Lake County, OR
Deschutes National Forest is home to some amazing lava tube caves. On the edge of the forest in Central Oregon, if you know the right spot, you can find Derrick Cave. It’s far from any town or paved roads, but even in this remote location Derrick Cave has had an unusual role in history.
Walking inside feels like entering a cathedral. It shouldn’t be a surprise that Derrick Cave has been a notable spot for centuries. Early Oregon homesteaders used it as a picnic spot to escape the summer heat — they could make ice cream using ice from deep inside the cave.
During WWII, plans were drawn up to use the cave as an air raid shelter in case of bombing or invasion by Japanese forces. The idea of using the cave as an emergency shelter lived on into the Cold War. In the 1950s Civil Defense volunteers designated it a nuclear fallout shelter for Central Oregon residents. One section of the cave was sealed off with concrete and an iron door, then filled with emergency rations and water supplies for over a thousand people. If Oregon were to be the target of a nuclear attack, residents would take shelter further back in the deeper section of the cave. It was a plan that might have been flawed from the beginning, simply due to the impossible logistics of getting that number of people safely into the cave and then sealing it to the outside world.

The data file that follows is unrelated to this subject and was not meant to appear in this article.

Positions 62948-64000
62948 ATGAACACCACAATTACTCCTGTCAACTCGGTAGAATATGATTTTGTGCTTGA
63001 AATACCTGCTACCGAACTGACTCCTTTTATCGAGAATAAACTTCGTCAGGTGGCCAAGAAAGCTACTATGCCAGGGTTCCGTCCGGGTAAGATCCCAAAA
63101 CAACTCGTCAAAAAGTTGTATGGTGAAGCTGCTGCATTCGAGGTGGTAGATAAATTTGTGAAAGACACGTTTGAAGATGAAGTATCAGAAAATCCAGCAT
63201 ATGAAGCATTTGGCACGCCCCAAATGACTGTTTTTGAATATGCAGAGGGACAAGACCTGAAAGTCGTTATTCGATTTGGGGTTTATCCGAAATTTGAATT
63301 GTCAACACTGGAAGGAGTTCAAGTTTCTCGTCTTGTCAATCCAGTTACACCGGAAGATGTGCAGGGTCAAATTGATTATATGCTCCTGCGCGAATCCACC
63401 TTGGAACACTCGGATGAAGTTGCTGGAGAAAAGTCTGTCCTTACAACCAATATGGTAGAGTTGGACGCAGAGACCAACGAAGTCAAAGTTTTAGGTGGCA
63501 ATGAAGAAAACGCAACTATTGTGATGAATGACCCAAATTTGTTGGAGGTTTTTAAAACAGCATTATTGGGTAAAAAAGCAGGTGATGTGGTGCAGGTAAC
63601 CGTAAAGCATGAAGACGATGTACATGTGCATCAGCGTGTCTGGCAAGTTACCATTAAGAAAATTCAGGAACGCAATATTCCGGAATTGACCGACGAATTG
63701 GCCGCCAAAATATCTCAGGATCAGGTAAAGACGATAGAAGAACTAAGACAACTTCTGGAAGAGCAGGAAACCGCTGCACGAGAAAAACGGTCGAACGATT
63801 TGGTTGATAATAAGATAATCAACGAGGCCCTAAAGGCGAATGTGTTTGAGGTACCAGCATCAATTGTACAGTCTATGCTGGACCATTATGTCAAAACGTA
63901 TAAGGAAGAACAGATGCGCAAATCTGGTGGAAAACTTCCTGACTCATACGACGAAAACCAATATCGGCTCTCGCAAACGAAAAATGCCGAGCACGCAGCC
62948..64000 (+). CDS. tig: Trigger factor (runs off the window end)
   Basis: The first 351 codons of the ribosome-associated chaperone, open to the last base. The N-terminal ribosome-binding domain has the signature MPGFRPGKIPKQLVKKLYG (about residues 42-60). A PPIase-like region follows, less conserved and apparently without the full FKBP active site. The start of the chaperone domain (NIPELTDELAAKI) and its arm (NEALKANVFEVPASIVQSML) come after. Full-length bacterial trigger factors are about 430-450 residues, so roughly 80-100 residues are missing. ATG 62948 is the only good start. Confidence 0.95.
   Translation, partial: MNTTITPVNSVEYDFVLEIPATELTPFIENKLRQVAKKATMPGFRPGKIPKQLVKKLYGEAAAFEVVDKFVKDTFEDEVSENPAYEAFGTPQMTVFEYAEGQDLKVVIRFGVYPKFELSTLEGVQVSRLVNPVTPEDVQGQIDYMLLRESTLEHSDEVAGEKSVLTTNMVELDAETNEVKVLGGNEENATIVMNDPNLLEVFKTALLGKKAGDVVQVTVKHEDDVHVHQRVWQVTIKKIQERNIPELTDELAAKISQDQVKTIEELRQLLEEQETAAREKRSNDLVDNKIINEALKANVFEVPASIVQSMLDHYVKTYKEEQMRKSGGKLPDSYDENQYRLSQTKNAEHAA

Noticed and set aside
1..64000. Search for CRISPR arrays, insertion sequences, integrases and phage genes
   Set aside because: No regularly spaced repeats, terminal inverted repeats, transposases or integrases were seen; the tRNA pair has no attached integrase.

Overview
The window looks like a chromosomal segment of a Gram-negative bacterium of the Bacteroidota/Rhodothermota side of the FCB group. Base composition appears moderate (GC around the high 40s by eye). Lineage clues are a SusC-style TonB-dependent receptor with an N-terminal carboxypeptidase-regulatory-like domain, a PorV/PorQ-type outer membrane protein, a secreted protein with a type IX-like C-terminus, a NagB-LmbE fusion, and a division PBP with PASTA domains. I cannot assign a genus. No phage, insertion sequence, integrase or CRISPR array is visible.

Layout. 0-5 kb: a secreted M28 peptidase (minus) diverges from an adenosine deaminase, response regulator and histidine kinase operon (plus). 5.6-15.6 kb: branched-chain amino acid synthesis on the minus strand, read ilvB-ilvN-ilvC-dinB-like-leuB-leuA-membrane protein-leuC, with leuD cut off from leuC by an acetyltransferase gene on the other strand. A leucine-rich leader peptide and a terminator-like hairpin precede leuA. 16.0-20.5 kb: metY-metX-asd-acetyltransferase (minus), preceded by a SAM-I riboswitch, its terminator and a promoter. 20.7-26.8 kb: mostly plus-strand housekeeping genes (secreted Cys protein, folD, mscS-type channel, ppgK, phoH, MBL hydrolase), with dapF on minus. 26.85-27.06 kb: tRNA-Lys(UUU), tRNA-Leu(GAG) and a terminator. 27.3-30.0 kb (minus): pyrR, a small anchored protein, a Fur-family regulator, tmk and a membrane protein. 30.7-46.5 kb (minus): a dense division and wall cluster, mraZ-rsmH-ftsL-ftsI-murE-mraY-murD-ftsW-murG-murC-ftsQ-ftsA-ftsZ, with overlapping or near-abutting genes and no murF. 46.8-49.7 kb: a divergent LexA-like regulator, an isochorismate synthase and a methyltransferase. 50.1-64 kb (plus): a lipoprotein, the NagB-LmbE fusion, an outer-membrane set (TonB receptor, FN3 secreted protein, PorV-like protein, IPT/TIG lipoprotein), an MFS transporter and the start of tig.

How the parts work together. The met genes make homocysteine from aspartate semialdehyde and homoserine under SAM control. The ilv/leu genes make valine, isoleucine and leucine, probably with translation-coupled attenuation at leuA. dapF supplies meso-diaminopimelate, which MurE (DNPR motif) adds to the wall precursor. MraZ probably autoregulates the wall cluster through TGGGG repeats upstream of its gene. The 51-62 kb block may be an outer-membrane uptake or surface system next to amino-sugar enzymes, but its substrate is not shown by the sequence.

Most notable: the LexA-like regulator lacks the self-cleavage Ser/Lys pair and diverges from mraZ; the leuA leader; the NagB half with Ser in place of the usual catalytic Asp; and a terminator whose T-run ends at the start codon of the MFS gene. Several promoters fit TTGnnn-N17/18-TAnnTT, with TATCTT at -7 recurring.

“There’s no practical way of sealing this cave to make it fallout-proof. If nuclear war had broken out and people had taken shelter in Derrick Cave, in a few days I think you’d have had 1,000 dead bodies in there.” — Doug Troutman, Lakeview BLM Office.
The Civil Defense supplies were eventually stolen, including the door itself that once sealed off the entrance. Today, the iron doorframe is the only thing that remains from this period of history.
Derrick Cave was also used in a series of experiments by NASA during the Apollo era. Scrap iron was hauled into the cave and lit on fire, to see if it could be detected above ground in high altitude gravimetric tests. This same technology would be used years later to survey potential Moon landing sites. Not too far away in the Newberry Volcanic Crater, astronauts trained to walk on the Moon by navigating lava fields while wearing bulky spacesuits.
There’s little in the cave today that would suggest the different ways it’s been used over the years. Still, its natural beauty makes it a fantastic place to explore.
# Updated on by Marc Charbonneau.